La storia infinita, Michael Ende (The Neverending Story)
To each level their own books
If you are new to reading books in Italian and are a beginner or intermediate learner, you might want to start with graded readers and short stories.
You want to read books that tickle your fancy so that the activity is pleasurable, but you also don’t want to bite more than you can chew and pick up a book that’s too complicated for your language level.
So, here’s a handy list of the most common graded readers in Italian.
Books in Italian for beginners
Short Stories in Italian, Olly Richards
20 Italian Short Stories for Beginners, Lingo Mastery
12 Italian Short Stories for Beginners, Giorgio Mills
Italian Short Stories for Beginners, Talk in Italian
Italian Short Stories for Beginners, Learn Like A Native
Books in Italian for intermediate learners
Short Stories in Italian for Beginners, Leonardo Mancini
Italian Short Stories for Beginners, Language Guru
Intermediate Italian Short Stories, Manuel Maria Di Gioia
10 Intermediate Italian Short Stories, Lingo Mastery
Short Stories in Italian for Intermediate Learners, Olly Richards
And if you feel like stepping up your game, try one of these Italian translations of famous books!
Books in Italian for advanced learners
Il Signore degli Anelli, JRR Tolkien (The Lord of the Rings trilogy)
Uno studio in rosso, Arthur Conan Doyle (A Study in Red)
La collina dei conigli, Richard Adams (Watership Down)
Il Trono di Spade 1, George RR Martin (A Song of Ice and Fire, volume 1)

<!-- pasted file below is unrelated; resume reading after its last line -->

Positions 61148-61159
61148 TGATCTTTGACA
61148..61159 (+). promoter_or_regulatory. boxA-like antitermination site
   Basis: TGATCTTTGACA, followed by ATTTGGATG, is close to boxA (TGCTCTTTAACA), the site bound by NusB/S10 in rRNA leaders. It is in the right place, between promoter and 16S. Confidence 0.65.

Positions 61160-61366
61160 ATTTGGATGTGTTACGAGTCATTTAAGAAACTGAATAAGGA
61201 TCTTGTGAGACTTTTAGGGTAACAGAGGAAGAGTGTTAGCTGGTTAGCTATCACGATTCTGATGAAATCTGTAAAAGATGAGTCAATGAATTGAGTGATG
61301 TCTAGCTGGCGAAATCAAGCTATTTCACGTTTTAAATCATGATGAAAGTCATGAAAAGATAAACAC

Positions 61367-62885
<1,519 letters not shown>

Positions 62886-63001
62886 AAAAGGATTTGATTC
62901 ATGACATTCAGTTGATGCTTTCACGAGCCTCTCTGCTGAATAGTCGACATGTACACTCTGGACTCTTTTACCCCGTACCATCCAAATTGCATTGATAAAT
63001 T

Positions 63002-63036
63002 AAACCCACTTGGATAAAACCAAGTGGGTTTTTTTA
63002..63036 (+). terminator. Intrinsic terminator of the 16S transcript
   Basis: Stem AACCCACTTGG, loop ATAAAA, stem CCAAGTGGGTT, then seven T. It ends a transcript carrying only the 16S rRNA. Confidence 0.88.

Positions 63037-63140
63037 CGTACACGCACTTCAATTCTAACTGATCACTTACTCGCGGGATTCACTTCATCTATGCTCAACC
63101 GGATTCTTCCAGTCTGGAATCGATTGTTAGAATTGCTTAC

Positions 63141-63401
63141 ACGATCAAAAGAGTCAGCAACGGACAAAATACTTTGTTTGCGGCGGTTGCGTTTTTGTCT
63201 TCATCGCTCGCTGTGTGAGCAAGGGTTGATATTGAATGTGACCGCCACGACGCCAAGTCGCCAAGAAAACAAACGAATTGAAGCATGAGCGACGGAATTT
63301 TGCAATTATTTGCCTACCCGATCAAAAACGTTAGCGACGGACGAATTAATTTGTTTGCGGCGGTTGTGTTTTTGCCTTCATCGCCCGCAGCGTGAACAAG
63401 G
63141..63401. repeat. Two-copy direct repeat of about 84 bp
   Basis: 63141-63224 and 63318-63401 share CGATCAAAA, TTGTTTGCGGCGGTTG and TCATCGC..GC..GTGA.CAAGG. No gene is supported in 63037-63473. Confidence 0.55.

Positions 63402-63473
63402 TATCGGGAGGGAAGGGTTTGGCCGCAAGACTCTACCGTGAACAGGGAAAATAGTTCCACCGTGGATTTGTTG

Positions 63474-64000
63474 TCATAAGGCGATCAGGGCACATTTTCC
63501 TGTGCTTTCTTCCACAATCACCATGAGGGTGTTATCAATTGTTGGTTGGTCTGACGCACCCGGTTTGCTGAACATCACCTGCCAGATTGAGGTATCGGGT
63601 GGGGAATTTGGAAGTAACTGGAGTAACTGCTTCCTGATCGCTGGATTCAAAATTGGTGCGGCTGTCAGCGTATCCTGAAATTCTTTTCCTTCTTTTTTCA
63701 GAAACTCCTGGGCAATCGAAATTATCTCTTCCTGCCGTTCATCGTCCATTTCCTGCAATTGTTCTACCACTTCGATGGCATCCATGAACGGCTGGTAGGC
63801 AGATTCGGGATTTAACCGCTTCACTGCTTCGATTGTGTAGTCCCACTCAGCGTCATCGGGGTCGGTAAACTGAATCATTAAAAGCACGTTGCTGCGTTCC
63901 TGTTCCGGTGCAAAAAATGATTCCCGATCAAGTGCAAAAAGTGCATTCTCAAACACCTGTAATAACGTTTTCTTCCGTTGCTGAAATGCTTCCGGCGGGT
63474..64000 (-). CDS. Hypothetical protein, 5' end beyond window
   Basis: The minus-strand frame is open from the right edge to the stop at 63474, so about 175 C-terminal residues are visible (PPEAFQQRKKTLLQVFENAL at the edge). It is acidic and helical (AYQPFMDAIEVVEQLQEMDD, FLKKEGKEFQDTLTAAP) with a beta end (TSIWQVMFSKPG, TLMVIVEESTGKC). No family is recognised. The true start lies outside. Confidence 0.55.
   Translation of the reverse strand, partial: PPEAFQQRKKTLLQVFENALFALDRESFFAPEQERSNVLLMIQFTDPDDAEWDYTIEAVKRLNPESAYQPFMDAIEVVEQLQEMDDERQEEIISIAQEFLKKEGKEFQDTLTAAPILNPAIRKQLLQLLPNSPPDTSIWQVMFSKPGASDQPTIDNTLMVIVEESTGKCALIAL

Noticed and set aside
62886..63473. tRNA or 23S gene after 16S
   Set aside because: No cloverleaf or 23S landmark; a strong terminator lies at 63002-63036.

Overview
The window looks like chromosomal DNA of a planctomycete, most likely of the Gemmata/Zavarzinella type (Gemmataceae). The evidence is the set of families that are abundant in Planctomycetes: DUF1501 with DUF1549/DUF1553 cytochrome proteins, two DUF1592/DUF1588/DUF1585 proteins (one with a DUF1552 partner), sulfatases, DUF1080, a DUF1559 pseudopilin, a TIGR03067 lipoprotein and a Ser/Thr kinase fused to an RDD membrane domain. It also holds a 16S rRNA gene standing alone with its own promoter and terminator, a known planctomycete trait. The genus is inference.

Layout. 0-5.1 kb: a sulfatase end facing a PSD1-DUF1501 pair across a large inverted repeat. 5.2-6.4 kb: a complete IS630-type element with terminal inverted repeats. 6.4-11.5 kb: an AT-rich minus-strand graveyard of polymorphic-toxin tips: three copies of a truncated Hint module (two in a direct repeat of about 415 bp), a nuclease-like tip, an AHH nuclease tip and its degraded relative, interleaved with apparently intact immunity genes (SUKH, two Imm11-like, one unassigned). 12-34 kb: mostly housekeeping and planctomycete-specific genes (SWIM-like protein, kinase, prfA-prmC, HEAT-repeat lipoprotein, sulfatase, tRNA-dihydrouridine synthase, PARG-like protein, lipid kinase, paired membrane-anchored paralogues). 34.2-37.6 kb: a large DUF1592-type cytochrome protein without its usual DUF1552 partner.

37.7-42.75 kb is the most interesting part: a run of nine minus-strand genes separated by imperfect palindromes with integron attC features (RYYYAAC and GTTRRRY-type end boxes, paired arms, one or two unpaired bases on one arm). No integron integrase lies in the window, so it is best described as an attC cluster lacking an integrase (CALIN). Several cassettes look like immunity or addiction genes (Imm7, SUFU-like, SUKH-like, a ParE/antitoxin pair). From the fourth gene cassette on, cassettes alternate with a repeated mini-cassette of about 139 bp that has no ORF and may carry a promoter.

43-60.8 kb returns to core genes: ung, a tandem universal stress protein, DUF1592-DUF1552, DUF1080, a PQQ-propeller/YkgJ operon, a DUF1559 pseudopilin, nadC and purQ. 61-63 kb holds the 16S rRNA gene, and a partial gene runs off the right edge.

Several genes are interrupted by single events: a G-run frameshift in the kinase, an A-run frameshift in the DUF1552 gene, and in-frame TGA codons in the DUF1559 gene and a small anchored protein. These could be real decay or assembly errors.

Don’t focus too much on every single word
This tip directly follows what I told you above. Don’t go looking up every unfamiliar word in a dictionary.
Even though there are techniques to maximize learning new words, our brain can’t really learn 200 words a day and if you keep track and jot down every unknown word you find in your book, numbers will add up quickly and you will simply burn out.
Reading in a foreign language is enough of a challenge per se but it should also be fun. Don’t let it become even more overwhelming or discouraging.
If you really can’t infer the meaning of the sentence without using a dictionary, then go for it. If you even have the slightest hunch about it, keep on reading and leave the dictionary on the shelf.
Passato remoto and imperfetto when reading books in Italian
The vast majority of Italian books published nowadays are written in a mixture of passato remoto and imperfetto tenses conjugations, which commonly correspond to the past simple tense.
As you probably already know, Italian conjugations for a given verb are different for each subject pronoun, so if you want to understand who is doing what while reading, knowing the passato remoto and imperfetto conjugation tables will be very handy.